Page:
Creating Your LinkedIn Profile
Your LinkedIn profile is a professional landing page for you to manage your own, personal brand. It's a great way for you to tell people who you are and what you do by displaying a general history of your professional experiences and achievements.
Create an Eye-Catching Headline
Your headline is the first bit of text that shows up right below your name on your LinkedIn profile. The default settings will fill this in with your current position and that's okay for starters — but it can be whatever you want. You have 120 characters to work with, so why not add on a little? Think of it as a small billboard advertisement for you and what you do. Instead of just listing your job title, mention your specialty and how you benefit your company or customers. For example: Advertising Sales Rep helping clients create winning branding strategies. Over 300 successful clients.
Get a Custom URL
On the Edit Profile screen, at the bottom of the gray window that shows your basic information, you’ll see a Public Profile URL. Click “Edit” next to the URL, and specify what you’d like your address to be. When you’re finished, click Set Custom URL.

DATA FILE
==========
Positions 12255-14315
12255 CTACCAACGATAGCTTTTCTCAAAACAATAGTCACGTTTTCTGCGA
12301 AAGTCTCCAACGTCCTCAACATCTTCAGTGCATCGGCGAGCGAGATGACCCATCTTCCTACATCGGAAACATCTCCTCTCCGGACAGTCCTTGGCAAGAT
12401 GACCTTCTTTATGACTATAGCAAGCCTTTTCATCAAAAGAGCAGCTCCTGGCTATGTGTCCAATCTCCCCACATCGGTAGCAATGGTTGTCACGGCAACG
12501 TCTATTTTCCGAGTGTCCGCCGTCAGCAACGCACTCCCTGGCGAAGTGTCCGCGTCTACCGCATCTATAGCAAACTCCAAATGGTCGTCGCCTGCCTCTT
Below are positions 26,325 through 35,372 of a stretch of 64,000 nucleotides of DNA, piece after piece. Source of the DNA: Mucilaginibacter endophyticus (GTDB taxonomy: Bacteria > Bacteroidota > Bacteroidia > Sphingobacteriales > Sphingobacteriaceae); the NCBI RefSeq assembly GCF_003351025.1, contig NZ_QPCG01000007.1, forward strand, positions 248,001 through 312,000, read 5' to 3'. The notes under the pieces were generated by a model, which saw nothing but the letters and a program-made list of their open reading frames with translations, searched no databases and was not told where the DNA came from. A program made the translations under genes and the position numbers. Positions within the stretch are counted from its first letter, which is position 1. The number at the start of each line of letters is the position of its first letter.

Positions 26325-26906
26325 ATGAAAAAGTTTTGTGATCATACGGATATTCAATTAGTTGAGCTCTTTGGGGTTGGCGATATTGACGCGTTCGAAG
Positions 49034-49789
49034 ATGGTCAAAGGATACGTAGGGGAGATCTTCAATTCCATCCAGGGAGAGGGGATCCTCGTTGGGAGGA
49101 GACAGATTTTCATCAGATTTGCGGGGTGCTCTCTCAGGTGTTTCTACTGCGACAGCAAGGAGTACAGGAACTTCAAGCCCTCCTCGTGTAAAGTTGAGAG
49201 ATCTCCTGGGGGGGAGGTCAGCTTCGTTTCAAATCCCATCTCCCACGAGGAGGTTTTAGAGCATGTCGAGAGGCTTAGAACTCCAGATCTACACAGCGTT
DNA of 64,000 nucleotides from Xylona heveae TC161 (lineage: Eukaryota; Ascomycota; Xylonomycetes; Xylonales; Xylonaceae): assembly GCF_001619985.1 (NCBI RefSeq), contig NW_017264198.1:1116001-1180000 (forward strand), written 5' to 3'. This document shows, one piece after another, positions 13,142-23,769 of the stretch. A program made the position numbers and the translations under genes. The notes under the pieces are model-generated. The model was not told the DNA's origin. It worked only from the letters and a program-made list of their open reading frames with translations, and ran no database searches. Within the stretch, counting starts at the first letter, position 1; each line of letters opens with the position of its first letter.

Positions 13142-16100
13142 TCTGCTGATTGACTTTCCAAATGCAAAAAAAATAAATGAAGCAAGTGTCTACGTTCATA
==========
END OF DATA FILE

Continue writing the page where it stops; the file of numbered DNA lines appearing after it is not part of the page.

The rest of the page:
Choose a Professional Head shot as Your Photo
Choose a clear, friendly, and appropriately professional image. A photo can go a long way to convey passion, energy, charisma, empathy, and other soft skills that are hard to write about.”
Don’t Waste the Summary Space
“The summary section is your primo opportunity to showcase the good stuff about you, with your target audience in mind. Give ’em a little chance to get to know you. So what do you think the first impression is going to be if you craft your summary like some long, pompous speech?“Ideally, your summary should be around 3–5 short paragraphs long, preferably with a bulleted section in the middle. It should walk the reader through your work passions, key skills, unique qualifications, and a list of the various industries you’ve had exposure to over the years.”